" There came a beautiful day, when I knew I had no choice but to sing. From the beginning, I had a clear vision of my musical direction: I wanted to express freedom and beauty, and dedicate myself to what is deepest in us. But I had not yet found my true voice. In the years that followed, each of my teachers brought something unique to me. Hildegard of Bingen was my primary source of inspiration, but David Hykes opened extraordinary, new horizons of the voice for me, especially concerning the quality of attention, and listening. Nageswara Rao, the Indian master of Carnatic music, gave me a taste for high standards, and was also the first person to encourage me when I began to compose.
Singing is a quest which demands no less than everything of me. I love both utter simplicity and extreme complexity, labyrinthine melody as well as rhythmic power. Yet more important than musical forms, I try to go beyond my limits, and share this with others. "
After her master's degree in mathematics and biology, she began to change careers, finally devoting herself entirely to music.
● Lyric singing : Magali Damonte, Philippe Ballois de "A Sei Voci"
● Gregorian Chant : Institut Catholique de Paris with Soeur Marie-Claire Billecoq, Gregorian specialist at the Vatican, and at the University of Strasbourg
● Medieval Music : Centre de Musique Médiévale de Paris
● Harmonic Chant : David Hykes
● South Indian singing : Pandit Nageswara Rao, Carnatic tradition
The Harmonic Choir de David Hykes
Soon their first meeting, David Hykes invited Catherine Braslavsky to become a member of his Harmonic Choir, and employed her as an assistant in his teaching of Harmonic Chant. This led to many international concerts (Tokyo, Los Angeles, Barcelone, Prague, Varsovie, Zurich, Zagreb, Amsterdam, Glasgow…), as well as concerts in France (Festival d'Art Sacré in Paris, Théâtre de la Ville in Paris, Abbaye du Thoronet, Eté de Bourges, Lille...).
After six years, she left the Harmonic Choir in order to devote herself to her own music.
First Albums and Concerts
Pierre Toureille, director of the prestigious Ocora collection of Radio France, discovered Catherine Braslavsky, and arranged for her to record her first album on the traditional music label, Al Sur. The following year, he invited her to perform at the concert hall of Radio France, as well as the Festival International du Périgord Pourpre, in a program which included Lakshmi Shankar et Stéphane Grapelli.
Since then : numerous CDs, music for film and télévision, theatrical performances, collaborations
Composer and performer, Catherine Braslavsky directs several ensembles, ranging from duo to 12-voice choir (Terra Sancta, The Catherine Braslavsky Ensemble, and her world music group..). She has recorded eight CDs and produced seven theatrical pieces, in collaboration with Joseph Rowe. She has collaborated and performed with artists such as Alain Kremski, Steve Shehan, Marie Christine Barrault, and Yuval Ron, and continues her research into music of ancient and medieval times, brought into a contemporary setting. She has produced several musical soundtracks for French television, and for documentary films. As an experienced teacher, she proposes her method of “natural chant”: a work on the voice, and an approach to improvisation which awakens our natural vocal ability. It is based on several improvisational traditions, but is limited to none of them. She directs individual and collective classes and workshops in France, and abroad.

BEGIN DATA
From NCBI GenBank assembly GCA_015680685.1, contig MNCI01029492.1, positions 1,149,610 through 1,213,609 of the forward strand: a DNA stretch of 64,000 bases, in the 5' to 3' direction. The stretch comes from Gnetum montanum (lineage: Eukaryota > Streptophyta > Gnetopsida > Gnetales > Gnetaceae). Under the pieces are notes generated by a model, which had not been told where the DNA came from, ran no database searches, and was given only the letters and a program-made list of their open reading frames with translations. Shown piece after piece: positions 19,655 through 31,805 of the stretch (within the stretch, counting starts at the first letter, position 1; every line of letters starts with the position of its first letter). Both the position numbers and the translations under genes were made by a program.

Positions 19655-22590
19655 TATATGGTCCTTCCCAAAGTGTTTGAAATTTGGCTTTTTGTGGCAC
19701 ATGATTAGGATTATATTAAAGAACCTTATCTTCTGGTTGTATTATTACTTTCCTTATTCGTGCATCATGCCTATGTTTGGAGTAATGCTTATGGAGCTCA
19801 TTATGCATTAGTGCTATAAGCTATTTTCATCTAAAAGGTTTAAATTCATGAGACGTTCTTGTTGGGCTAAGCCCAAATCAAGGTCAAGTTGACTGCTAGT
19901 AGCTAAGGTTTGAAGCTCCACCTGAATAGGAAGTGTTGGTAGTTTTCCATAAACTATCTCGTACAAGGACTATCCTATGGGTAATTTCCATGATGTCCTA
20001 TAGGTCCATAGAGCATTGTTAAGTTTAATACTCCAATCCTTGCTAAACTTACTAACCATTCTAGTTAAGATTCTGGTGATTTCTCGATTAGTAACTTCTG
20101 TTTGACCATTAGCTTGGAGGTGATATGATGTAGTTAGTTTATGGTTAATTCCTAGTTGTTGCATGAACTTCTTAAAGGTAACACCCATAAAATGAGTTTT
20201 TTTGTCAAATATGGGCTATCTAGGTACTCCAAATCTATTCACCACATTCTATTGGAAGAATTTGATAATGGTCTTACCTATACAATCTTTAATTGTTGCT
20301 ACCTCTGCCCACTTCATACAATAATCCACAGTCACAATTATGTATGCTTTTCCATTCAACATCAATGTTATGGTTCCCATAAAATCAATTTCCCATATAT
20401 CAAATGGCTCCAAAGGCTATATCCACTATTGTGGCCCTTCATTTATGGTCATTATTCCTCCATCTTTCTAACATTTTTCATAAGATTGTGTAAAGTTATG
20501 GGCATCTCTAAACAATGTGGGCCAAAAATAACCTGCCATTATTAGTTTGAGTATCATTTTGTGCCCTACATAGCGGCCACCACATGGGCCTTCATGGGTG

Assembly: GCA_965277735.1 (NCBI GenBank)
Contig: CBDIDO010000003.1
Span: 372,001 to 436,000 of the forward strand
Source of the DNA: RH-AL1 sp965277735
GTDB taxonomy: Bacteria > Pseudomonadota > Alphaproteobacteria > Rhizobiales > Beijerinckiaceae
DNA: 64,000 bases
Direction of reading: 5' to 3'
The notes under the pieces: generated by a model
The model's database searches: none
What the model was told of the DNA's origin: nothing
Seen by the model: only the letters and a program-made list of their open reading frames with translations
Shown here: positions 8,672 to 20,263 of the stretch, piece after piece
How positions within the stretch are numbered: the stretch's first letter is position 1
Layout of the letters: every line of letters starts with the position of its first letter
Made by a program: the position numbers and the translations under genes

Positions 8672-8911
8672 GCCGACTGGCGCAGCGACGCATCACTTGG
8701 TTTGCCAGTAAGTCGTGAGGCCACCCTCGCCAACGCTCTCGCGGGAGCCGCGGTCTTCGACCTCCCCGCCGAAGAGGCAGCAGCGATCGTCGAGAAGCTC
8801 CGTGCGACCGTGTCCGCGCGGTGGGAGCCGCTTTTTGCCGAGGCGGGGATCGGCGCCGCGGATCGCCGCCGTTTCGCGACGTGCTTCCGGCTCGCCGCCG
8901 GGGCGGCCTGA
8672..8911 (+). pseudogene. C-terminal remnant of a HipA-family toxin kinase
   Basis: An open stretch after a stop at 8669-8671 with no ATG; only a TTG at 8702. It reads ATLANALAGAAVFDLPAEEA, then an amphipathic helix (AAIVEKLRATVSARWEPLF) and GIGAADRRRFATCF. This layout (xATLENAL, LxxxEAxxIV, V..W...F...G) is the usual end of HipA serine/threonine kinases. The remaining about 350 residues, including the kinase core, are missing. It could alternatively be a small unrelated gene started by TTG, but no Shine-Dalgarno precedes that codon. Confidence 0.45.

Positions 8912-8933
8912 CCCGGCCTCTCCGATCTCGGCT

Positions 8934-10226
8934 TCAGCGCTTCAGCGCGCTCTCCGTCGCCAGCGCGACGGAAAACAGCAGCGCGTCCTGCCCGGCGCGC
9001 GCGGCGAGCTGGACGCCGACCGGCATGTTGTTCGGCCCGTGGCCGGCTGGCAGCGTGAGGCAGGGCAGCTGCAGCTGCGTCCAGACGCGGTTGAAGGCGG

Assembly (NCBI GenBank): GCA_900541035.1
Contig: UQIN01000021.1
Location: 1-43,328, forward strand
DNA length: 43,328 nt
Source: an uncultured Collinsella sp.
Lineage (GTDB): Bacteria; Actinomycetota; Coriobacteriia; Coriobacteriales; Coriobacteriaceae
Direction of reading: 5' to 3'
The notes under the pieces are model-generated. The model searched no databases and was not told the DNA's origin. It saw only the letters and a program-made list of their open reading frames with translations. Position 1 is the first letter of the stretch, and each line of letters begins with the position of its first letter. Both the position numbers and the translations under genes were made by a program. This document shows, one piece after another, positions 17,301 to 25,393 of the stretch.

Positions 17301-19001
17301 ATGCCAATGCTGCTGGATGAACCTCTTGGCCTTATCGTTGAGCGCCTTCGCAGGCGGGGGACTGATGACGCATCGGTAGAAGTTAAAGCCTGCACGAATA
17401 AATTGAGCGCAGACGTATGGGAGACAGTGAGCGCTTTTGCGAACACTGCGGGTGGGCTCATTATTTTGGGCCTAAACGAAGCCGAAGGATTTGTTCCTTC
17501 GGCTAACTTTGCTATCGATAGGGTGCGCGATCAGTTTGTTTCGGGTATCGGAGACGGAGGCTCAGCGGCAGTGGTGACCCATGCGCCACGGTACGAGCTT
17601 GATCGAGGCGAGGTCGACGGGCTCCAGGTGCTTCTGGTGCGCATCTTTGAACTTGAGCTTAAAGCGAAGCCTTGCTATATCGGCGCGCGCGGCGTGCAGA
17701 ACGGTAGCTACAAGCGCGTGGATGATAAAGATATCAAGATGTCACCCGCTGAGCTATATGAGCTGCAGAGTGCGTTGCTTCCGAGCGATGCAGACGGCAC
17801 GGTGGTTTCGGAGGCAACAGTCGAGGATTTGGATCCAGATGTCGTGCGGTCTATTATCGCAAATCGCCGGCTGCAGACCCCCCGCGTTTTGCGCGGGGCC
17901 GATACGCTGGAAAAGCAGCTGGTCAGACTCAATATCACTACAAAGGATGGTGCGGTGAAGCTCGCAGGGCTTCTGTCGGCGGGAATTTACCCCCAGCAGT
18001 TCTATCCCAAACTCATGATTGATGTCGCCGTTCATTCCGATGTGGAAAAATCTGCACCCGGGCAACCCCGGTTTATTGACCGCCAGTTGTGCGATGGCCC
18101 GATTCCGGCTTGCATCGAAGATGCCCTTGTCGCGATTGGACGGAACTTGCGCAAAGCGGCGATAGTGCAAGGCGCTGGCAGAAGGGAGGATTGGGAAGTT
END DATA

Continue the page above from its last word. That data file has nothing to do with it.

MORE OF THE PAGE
Of American origin, Joseph Rowe studied philosophy of religion, transpersonal psychology, and classical guitar. He also studied classical Middle Eastern oud with Hamza El Din, a master whose unique marriage of voice and oud, and of Nubian and Arab influences, was one of the pioneers of what is now called "world music." Joseph performed several times onstage with Hamza, notably in a concert with the Grateful Dead in San Francisco.[Follow this link for a personal memoir of Hamza El Din] He also concertized extensively with other Arab, Persian, and African musicians, as well as with medieval groups. During extensive travels in Africa, he learned and performed with musicians from the Congo (drums, flute), and with Mideastern dervishes (percussion, voice, oud), as well as with Afro-Brazilian percussionists and healers.
During the 1980's he worked as a radio producer for National Public Radio stations, and was among the first designers of programs combining classical, jazz, world, and new music, and interspersed with cultural and public affairs interviews.
He now lives in Paris, where he has turned more and more to music and theater, working as musician, writer, composer, and actor. Besides his extensive work with Catherine Braslavsky, he has collaborated with Marc Zammit at the Théâtre Molière in Paris, and with Alain Kremski and Michael Lonsdale at the Cluny Museum (Paris Festival of Sacred Art). He has composed music for a number of theater pieces by authors such as Samuel Beckett, T.S. Eliot, Jean Giono, and Roland Dubillard. He has also composed and recorded music for French television and documentary films. A writer and storyteller, he writes texts for theatrical performance pieces with music. He has published a number of short stories, poetry, book reviews, and magazine articles.
In his work as literary translator, he has translated books by authors such as Henry Corbin, Jacques Attali, Régis Debray, Jean-Yves Leloup, Pierre Rabhi, and books on Thich Nhat Hanh and the Dalai Lama. He is also active in research and teaching in the field of meditation, in relation to musical and rhythmic exercises, inspired by dervish practices. This has led to a type of musical body-work, which he calls Holorhythm. Besides his work with Catherine in performances and workshops, he also animates meditation groups and sees individual clients in France and abroad.